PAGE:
It had been a long time coming, but when the call eventually came, Tom Taiwo’s face was split by a grin as wide as Leith Walk is long.
Most Hibs fans probably thought they’d seen the last of the little midfielder who, apparently, had been cast into the wilderness by new boss Terry Butcher alongside Kevin Thomson, Rowan Vine and Tim Clancy, with little trace of the quartet having been seen over the course of the past couple of months.
But while admitting Butcher had told him, in a candid face-to-face chat, he envisaged limited playing time for the former Leeds United, Chelsea and Carlisle United midfielder, Taiwo was today hoping his surprise appearance against Celtic will help him persuade the Hibs manager to reappraise his thinking.
However, if Butcher was frank in his assessment of where Taiwo stood, the 23-year-old was adamant that, contrary to various newspaper reports, he’d never been told his Hibs career was at an end. Refusing to describe himself a “victim” of the managerial upheaval that saw Butcher replace Pat Fenlon in November, Taiwo said: “He never used those words, no.
“The manager spoke to players individually, told them where he sees them playing, where he feels their careers are at and what he feels will be best for their careers. He had a chat with myself which has culminated in me not being in and around the squad. He told me playing time would be very limited, but contrary to reports, myself and the other boys have continued to train hard.
“I’m not a victim of the change of manager, definitely not. I think different managers have different ideas, different philosophies and at the very start they have to make a decision, who is going to play and who is not. The team got off to a great start, which made it difficult to force my way in.
“It’s very difficult to keep everybody happy because everyone wants to play. I’m not happy when I am on the bench. I am even less happy if I am in the stand. You can’t afford to be big-time or a bad egg around the place because all you want to do is play football. All I could do was bide my time and hope I’d get the chance to stake my claim again.”
As disappointed as Taiwo might have been with what Butcher had to say – his last first-team appearance coming in the Scottish Cup win over Ross County at the end of November – he refused to “spit the dummy” and resolved simply to keep working hard in training in the hope a further opportunity would come his way.
He said: “I think by the manager selecting me, he has shown he has been happy with my efforts in training. It wasn’t a case of doing it to prove anyone wrong, but for myself, my own pride. Just imagine if I had not trained as hard as I had or hadn’t worked as hard as I did in the Under-20 game at St Mirren last Wednesday ... it could have been someone else getting the nod instead of me.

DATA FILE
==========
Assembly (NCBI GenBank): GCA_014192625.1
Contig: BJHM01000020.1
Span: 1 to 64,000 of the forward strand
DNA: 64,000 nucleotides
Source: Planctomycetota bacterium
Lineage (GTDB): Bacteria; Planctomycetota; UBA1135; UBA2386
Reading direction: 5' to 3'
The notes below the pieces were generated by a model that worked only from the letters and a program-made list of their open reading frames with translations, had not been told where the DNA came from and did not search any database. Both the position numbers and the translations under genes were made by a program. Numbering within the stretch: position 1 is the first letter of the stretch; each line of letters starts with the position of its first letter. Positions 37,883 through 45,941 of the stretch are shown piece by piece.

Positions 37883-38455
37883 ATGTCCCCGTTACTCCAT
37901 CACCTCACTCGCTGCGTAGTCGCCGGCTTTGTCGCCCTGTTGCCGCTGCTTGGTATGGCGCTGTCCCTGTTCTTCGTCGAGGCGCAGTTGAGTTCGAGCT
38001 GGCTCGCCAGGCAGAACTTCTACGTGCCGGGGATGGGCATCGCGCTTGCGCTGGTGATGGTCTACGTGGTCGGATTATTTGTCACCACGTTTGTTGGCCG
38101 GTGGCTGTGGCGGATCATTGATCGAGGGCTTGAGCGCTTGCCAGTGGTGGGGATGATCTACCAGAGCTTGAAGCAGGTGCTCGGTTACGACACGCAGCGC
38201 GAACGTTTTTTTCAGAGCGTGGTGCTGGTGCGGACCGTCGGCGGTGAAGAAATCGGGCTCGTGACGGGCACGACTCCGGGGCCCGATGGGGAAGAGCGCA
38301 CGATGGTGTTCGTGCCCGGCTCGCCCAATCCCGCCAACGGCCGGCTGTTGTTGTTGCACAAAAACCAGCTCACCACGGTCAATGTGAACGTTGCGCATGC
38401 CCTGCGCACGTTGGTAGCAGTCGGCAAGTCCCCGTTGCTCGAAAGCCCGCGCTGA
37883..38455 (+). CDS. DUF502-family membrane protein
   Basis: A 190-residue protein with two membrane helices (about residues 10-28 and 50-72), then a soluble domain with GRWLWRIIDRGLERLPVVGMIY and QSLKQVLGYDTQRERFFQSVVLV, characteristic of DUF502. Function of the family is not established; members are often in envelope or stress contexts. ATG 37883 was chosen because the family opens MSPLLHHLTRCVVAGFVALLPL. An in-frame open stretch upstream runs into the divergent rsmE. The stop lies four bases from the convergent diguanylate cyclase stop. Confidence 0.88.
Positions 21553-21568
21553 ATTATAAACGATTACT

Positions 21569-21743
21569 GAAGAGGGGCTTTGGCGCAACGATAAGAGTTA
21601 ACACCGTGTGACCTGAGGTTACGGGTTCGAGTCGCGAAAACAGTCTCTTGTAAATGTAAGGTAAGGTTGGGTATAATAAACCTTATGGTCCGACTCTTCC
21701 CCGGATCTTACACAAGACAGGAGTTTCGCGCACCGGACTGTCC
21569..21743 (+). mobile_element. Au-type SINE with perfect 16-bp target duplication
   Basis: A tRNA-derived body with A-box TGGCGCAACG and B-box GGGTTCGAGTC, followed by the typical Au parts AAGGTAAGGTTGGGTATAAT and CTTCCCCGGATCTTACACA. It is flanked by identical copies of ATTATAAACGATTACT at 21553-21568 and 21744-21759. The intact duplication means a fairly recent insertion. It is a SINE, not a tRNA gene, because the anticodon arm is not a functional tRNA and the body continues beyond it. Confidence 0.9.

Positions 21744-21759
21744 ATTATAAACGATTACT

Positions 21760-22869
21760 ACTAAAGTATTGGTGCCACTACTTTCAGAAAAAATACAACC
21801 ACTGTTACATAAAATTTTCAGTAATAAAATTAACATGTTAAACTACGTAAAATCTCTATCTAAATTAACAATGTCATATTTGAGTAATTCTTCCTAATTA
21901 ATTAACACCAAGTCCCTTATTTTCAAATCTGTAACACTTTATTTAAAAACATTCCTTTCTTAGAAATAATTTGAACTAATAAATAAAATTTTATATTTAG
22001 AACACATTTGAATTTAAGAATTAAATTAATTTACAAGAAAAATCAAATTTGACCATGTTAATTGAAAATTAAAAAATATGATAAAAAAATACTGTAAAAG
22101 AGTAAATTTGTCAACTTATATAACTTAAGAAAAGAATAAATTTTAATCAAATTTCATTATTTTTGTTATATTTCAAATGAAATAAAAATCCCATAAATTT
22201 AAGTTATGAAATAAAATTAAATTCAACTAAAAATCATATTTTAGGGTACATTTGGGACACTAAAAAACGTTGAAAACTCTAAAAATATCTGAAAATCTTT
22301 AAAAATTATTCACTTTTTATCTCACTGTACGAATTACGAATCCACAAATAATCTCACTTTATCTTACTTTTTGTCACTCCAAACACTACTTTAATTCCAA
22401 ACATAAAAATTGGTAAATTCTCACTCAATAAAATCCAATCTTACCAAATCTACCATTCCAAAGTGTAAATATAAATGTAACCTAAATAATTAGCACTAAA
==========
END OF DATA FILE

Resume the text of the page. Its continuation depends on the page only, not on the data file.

“I was told on Saturday morning I’d be playing. I was really excited at the thought of playing in front of a big crowd, against a top team. I couldn’t keep the smile off my face. That it was Celtic didn’t matter, it could have been any team in the league and I’d have been just as excited knowing that my hard work had paid off.”
Although Celtic ran out 4-0 winners, as far as Hibs were concerned, the final scoreline flattered Celtic, with Hoops boss Neil Lennon himself admitting that. And as disappointed as he was, Taiwo insisted he was happy with his own efforts, his opinion shared by the man who matters most, Butcher, who described his performance until he ran out of steam eight minutes from time as “terrific.”
“I hope I did enough,” he the 23-year-old said. “The manager said he was happy enough with my performance, so hopefully I’ve done enough to be involved again in the [Scottish] Cup match against Raith Rovers.”
Despite the final outcome, Taiwo enjoyed the match. “The first goal was poor by the defensive standards since the new manager came in,” he said, “but we reacted in the right way. We matched them and were possibly even better than them for a long spell. But a couple of dubious decisions went against us. We were disappointed, really disappointed, with the handball given against Michael [for the second goal]. You couldn’t do anything about the boy sticking the free-kick into the top corner, but we felt a little bit hard done by. There was a challenge on James Collins we felt was a penalty and another push in the box we thought merited a spot-kick. I know it’s all ifs and buts, but we didn’t feel we deserved a 4-0 in any way.”
The history books, however, will record the final result as exactly that, but that bald statistic doesn’t, in Taiwo’s estimation, even offer a hint of how closely contested the match was, adamant that the towering figure of Celtic goalkeeper Fraser Forster had saved the champions. The former Newcastle United player pulled off two good saves from Abdellah Zoubir in the space of as many minutes before producing what Lennon described as an “unbelievable” stop to prevent Sam Stanton equalising.
In doing so, Forster racked up a tenth successive match without conceding a goal, a statistic Taiwo admitted had to be admired. He said: “As the manager mentioned after the game, their goalkeeper has had to work harder than Ben Williams and yet they’ve won 4-0. Forster kept them in the game at that point – it could have been 2-1 to us without those saves.
“Even when their back four doesn’t play as well as they can, there’s that man mountain behind them. Perhaps we might have been a bit more clinical, but we’re not going to be coming up against a goalkeeper like him in every game.”